Security researchers say they've uncovered a weakness in some iPhones that makes it easier to force nearby users to connect to Wi-Fi networks that steal passwords or perform other nefarious deeds.
The weakness is contained in configuration settings installed by AT&T, Vodafone, and more than a dozen other carriers that give the phones voice and Internet services, according to a blog post published Wednesday. Settings for AT&T iPhones, for instance, frequently instruct the devices to automatically connect to a Wi-Fi network called attwifi when the signal becomes available. Carriers make the Wi-Fi signals available in public places as a service to help subscribers get Internet connections that are fast and reliable. Attackers can take advantage of this behavior by setting up their own rogue Wi-Fi networks with the same names and then collecting sensitive data as it passes through their routers.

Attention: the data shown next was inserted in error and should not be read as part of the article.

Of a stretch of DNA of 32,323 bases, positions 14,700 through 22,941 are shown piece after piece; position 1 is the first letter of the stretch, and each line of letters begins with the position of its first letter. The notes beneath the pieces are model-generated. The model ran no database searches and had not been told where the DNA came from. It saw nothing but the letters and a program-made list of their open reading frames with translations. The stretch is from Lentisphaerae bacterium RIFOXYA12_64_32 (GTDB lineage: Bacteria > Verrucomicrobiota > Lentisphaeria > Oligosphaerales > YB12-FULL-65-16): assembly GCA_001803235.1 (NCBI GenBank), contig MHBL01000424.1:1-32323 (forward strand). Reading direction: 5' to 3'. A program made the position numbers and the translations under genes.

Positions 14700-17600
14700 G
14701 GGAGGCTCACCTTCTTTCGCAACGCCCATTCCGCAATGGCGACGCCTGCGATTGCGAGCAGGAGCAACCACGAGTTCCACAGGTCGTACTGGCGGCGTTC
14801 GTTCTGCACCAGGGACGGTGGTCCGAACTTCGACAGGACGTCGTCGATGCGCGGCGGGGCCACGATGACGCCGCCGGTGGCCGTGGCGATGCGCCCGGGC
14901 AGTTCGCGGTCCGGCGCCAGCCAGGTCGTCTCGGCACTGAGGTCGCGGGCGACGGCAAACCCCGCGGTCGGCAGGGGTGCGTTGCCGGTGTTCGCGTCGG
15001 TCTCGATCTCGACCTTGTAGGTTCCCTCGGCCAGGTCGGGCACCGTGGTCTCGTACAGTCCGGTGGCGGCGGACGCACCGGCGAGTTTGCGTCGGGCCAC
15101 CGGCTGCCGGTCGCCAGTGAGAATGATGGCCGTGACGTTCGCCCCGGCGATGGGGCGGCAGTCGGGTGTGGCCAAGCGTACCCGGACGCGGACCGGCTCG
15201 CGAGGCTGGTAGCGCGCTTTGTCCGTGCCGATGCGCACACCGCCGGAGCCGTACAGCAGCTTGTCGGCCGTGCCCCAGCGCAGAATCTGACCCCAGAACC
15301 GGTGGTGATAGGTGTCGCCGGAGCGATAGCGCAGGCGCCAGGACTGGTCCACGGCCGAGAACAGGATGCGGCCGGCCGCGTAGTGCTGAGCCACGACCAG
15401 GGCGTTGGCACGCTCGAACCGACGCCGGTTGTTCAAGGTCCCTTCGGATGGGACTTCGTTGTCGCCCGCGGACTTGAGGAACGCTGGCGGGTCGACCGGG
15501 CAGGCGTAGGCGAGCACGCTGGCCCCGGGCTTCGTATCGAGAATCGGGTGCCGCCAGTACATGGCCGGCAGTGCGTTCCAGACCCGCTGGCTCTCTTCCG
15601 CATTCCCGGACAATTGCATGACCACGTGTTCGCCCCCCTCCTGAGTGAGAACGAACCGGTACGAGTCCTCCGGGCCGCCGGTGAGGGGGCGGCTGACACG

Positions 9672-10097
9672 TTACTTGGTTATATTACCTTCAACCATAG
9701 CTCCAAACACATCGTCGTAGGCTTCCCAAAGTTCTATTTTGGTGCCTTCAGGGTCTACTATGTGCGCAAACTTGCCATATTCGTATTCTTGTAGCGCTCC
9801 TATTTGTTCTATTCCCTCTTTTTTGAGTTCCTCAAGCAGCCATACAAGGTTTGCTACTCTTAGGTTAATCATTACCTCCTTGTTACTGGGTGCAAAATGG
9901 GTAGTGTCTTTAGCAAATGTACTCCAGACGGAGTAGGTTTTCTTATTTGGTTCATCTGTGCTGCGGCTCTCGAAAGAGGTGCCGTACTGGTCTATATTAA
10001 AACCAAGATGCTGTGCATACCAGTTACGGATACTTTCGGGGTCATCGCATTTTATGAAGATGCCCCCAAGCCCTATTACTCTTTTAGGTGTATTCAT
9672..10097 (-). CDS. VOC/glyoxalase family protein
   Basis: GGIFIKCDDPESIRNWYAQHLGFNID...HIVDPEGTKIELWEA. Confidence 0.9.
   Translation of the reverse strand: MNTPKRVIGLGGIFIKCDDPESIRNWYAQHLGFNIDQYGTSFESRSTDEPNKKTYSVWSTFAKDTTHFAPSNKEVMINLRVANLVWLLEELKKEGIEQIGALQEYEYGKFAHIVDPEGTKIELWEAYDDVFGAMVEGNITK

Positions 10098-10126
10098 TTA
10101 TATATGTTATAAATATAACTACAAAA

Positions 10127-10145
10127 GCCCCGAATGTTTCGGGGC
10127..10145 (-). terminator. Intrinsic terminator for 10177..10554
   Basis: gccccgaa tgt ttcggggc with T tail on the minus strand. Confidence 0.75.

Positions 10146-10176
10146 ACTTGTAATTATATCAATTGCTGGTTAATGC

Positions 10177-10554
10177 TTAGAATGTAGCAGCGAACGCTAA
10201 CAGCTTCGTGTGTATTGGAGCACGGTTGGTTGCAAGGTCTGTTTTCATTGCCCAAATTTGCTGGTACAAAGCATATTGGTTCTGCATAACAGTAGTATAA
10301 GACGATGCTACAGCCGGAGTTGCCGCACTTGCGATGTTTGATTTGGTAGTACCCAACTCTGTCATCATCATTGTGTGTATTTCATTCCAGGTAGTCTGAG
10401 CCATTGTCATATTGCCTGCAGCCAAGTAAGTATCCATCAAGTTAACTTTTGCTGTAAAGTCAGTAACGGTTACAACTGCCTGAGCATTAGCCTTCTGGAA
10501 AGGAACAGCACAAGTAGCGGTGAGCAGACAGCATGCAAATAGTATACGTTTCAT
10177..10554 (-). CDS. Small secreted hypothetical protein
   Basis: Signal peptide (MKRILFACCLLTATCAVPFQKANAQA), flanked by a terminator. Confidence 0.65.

"The takeaway is clear," the researchers from mobile phone security provider Skycure wrote. "Setting up such Wi-Fi networks would initiate an automatic attack on nearby customers of the carrier, even if they are using an out-of-the-box iOS device that never connected to any Wi-Fi network."